The bill, introduced March 26, 2021, initially had three Democrats and two Republicans listed as co-sponsors. That list has since grown to 37 lawmakers from both side of the aisle.

The legislation now goes before the full House for a vote, which has not yet been scheduled.


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Safe Driver Apprenticeship Pilot Information Session

First published by FMCSA

Photo property of FMCSA

The Safe Driver Apprenticeship Pilot Program (SDAP) will open its application portal for participation on Tuesday, July 26, 2022. Created by President Biden’s Bipartisan Infrastructure Law, the program acknowledges that safety is the highest priority for truck drivers. SDAP will help individuals between 18 – 20 explore interstate trucking careers and assist trucking companies in hiring and training new drivers through rigorous training standards – pairing each young driver with an experienced mentor. For more information, please view the SDAP Public Information Webinar  that covers training qualifications, participation requirements, and instructions about the application process.

Please contact safedriver@dot.gov with any additional questions.


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Brake Safety Week Is Aug. 21-27

First published by CVSA

Photo: Commercial Vehicle Safety Alliance

The Commercial Vehicle Safety Alliance (CVSA) has announced Aug. 21-27 as the dates for this year’s Brake Safety Week. Brake Safety Week is an annual commercial motor vehicle brake-safety inspection, enforcement and education initiative conducted by law enforcement jurisdictions in Canada, Mexico and the U.S. During Brake Safety Week, inspectors will conduct their usual  and capture and report brake-related data to CVSA. The results will be released in the fall.

Brake-related violations comprise the largest percentage of all out-of-service vehicle violations cited during roadside inspections, and according to last year’s three-day International Roadcheck data, brake systems and brake adjustment violations accounted for 38.9% of all vehicle out-of-service violations, the most of any category of vehicle violations. To address this, CVSA’s Brake Safety Week seeks to:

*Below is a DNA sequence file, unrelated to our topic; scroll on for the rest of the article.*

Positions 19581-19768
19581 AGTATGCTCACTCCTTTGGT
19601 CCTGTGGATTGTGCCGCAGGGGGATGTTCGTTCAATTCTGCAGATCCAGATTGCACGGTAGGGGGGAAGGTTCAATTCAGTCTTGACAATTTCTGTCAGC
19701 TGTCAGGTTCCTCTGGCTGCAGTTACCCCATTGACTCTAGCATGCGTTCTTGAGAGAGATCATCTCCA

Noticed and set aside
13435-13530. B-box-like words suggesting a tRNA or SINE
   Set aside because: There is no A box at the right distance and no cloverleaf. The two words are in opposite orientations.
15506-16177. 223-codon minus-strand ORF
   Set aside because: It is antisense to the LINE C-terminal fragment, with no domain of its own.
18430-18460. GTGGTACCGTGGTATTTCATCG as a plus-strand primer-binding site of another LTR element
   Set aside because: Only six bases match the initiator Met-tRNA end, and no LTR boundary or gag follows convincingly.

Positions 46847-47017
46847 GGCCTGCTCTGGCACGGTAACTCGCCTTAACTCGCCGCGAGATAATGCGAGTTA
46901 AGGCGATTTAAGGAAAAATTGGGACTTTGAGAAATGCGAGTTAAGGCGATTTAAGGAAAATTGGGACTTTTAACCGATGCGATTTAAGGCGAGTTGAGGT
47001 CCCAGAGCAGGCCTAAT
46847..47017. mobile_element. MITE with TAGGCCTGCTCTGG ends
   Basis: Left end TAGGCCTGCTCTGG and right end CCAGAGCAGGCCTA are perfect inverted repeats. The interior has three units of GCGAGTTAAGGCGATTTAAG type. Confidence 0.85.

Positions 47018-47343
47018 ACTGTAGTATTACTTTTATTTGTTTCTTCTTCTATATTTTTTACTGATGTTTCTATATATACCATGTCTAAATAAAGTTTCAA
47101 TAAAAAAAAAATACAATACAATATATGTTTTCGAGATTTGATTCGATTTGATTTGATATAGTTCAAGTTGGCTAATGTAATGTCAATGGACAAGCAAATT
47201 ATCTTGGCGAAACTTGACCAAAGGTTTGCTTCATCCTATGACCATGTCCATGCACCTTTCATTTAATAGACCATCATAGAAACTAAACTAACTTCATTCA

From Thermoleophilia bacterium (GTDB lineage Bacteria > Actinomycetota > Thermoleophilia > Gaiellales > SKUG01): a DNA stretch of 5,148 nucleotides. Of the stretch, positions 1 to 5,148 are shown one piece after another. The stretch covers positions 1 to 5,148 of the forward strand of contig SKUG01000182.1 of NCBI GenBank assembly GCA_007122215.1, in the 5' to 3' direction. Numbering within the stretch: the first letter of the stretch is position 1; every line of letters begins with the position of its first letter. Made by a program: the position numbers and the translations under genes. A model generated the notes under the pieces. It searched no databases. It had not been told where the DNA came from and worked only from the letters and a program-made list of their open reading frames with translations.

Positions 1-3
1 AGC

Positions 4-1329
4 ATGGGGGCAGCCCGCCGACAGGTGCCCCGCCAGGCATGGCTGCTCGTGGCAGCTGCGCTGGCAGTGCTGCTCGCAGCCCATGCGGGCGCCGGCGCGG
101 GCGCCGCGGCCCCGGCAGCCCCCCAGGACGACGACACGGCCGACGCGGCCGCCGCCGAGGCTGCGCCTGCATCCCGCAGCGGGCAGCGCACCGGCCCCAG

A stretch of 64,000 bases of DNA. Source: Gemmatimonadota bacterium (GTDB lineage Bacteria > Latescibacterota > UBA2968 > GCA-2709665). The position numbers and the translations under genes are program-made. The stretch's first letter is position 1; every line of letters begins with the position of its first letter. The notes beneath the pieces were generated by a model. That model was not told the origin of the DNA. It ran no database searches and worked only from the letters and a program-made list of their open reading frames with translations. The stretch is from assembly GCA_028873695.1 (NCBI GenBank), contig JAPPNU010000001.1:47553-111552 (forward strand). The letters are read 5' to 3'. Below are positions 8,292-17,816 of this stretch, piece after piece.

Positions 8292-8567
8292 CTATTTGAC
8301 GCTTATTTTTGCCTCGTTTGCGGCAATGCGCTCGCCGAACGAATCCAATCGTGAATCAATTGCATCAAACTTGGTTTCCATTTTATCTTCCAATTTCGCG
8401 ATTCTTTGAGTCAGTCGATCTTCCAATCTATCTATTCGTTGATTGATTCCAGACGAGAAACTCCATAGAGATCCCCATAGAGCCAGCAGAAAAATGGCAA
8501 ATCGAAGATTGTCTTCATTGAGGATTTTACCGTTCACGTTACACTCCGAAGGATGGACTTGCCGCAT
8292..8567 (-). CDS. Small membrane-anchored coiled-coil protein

• Identify and remove commercial motor vehicles with critical vehicle inspection violation items identified in the  from roadways.
  • Conduct inspections and identify and acknowledge commercial motor vehicles that do not have critical vehicle inspection violations by affixing those vehicles with a CVSA decal.
  • Encourage proactive vehicle maintenance in advance of the week.
  • Highlight the hard work and commitment to safety by inspectors, drivers and motor carriers.
  • Remind drivers and motor carriers about the importance of proper brake maintenance and vehicle pre-trip and post-trip inspections.
  • Provide an opportunity for outreach and educational brake-safety efforts by inspectors.

During the brake portion of a , inspectors will look for missing, non-functioning, loose, contaminated or cracked parts on the brake system, and non-manufactured holes (such as rust holes and holes created by rubbing or friction) and broken springs in the spring brake housing section of the parking brake. They will listen for audible air leaks around brake components and lines, and ensure the air system maintains air pressure between 90-100 psi (620-690 kPa). Inspectors will also check for S-cam flip-over and measure pushrod travel. They will check that slack adjusters are the same length (from center of S-cam to center of clevis pin) and the air chambers on each axle are the same size. They will also inspect required brake-system warning devices, such as ABS malfunction lamp(s) and low air-pressure warning devices. In addition, inspectors will ensure the breakaway system is operable on the trailer, and inspect the tractor protection system, including the bleed-back system on the trailer.

In addition to reporting total inspections and brake-related out-of-service violations, inspectors will also capture and provide data on brake hose/tubing chafing violations – the  for this year’s Brake Safety Week.

“Poorly maintained brake systems can reduce the braking capacity and stopping distance of large trucks and motorcoaches, which poses a serious risk to driver and public safety,” said CVSA President Capt. John Broers with the South Dakota Highway Patrol. “In those split-second emergency situations, the proper functionality of the brake systems on large commercial motor vehicles is crucial.”